Autumnal skies –
an elusive mountain runner
like a ninja (Akihiko)

Our tenth haiker, David, had just appeared wearing black. He told us he had run all the way from our destination at Konshouji and that the trail was rough. Much later in the day, he sped away from us again!

Two stone Buddhas
doing headstands –
and I do, too (Tito)

Sakasa Kannon was the first of a number of Buddhist monuments scattered across the mountain and dating from as far back as the Nara Period (C8th). The boulder into which the figures had been incised must have rolled and come to rest centuries ago with the enlightened ones now unfortunately displayed upside down.

October breeze –
from solid stone
a spray of red berries (David)

Silver grass swaying
gently pushing my back …
life proceeds (Miki)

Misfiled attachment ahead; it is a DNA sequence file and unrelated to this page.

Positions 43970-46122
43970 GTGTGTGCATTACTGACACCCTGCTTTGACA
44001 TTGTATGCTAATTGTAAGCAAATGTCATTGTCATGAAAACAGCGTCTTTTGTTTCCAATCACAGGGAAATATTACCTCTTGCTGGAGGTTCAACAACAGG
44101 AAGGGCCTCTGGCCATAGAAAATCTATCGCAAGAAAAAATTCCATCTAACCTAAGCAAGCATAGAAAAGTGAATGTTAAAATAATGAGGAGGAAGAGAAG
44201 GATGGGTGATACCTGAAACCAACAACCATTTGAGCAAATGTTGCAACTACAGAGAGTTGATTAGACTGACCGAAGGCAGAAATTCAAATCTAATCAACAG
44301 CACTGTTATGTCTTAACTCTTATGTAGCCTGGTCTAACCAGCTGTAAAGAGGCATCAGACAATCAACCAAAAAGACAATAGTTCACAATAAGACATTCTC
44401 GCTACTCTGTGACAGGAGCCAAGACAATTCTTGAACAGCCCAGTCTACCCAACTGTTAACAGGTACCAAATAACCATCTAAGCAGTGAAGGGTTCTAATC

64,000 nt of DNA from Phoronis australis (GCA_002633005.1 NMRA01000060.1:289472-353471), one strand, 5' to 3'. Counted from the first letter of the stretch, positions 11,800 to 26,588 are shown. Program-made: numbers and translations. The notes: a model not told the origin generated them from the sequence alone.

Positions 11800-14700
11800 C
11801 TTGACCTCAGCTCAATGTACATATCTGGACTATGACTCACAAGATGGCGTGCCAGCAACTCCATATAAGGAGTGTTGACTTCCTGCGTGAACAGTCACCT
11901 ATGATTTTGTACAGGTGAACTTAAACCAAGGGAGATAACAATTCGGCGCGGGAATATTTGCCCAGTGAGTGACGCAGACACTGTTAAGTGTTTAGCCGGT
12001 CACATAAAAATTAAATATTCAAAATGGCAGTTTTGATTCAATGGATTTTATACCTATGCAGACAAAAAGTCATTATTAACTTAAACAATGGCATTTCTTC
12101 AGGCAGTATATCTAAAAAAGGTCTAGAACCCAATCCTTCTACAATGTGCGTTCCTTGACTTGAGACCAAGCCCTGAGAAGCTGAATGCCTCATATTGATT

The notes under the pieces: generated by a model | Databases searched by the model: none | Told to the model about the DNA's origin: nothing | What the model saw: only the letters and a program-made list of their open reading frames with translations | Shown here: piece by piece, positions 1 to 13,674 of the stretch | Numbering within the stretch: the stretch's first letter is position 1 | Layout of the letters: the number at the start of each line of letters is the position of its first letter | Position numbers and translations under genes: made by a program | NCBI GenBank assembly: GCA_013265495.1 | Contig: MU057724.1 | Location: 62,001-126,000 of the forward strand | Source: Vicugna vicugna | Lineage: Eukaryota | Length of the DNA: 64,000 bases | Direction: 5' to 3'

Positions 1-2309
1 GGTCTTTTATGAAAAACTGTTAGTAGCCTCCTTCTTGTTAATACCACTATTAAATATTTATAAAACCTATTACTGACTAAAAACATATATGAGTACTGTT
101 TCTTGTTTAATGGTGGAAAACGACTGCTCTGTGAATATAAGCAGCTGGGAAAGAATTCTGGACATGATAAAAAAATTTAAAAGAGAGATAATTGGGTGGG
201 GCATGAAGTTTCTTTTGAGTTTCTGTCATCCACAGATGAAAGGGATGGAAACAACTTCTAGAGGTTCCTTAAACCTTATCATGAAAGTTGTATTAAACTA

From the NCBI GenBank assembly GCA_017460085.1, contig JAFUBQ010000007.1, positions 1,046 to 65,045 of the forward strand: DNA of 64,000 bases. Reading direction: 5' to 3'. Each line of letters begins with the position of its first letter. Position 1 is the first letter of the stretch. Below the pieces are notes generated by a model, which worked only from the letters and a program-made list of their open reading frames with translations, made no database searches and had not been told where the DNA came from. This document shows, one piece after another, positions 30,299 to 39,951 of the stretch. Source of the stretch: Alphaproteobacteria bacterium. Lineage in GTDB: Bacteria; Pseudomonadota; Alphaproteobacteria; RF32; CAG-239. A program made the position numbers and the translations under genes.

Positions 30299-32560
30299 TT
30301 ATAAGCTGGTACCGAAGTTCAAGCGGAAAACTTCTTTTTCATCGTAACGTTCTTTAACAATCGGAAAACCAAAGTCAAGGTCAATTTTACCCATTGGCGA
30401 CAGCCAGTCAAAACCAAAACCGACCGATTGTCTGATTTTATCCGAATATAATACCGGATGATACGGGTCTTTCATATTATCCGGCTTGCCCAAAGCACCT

From this point, we began climbing through tinted-tip trees along the upper reaches of a tributary stream… until we came to a huge boulder with much finer carvings: Komasaka Magaibutsu, an Amitabha trinity showing Korean influence.

Cliff-carved Buddha –
his one lichen eye (Richard)

Ascending further through the forest, we emerged at a tor and met the autumn wind.

Along the autumn ridge
awaiting a flying nimbus
holding your ashes tight (Moto, written for Rainier)

The view from Kunimi’iwa was splendid, so we ate our bento boxes and sandwiches there. From our granite perch, we could look out over Shiga and Lake Biwa. To the south, across into Iga, Basho’s homeland; to the north, past Mt. Mikami towards the Umibe no Michi along the lake’s north-eastern shore; and to the west, we could make out Mt. Hiei, and further away Mt. Hira, where we had begun our autumn haikes all those years before.

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Presently, we moved on to Kasane’iwa.

Two huge rocks
balancing on a cliff:
they hold the warmth
of Indian summer (Akihiko)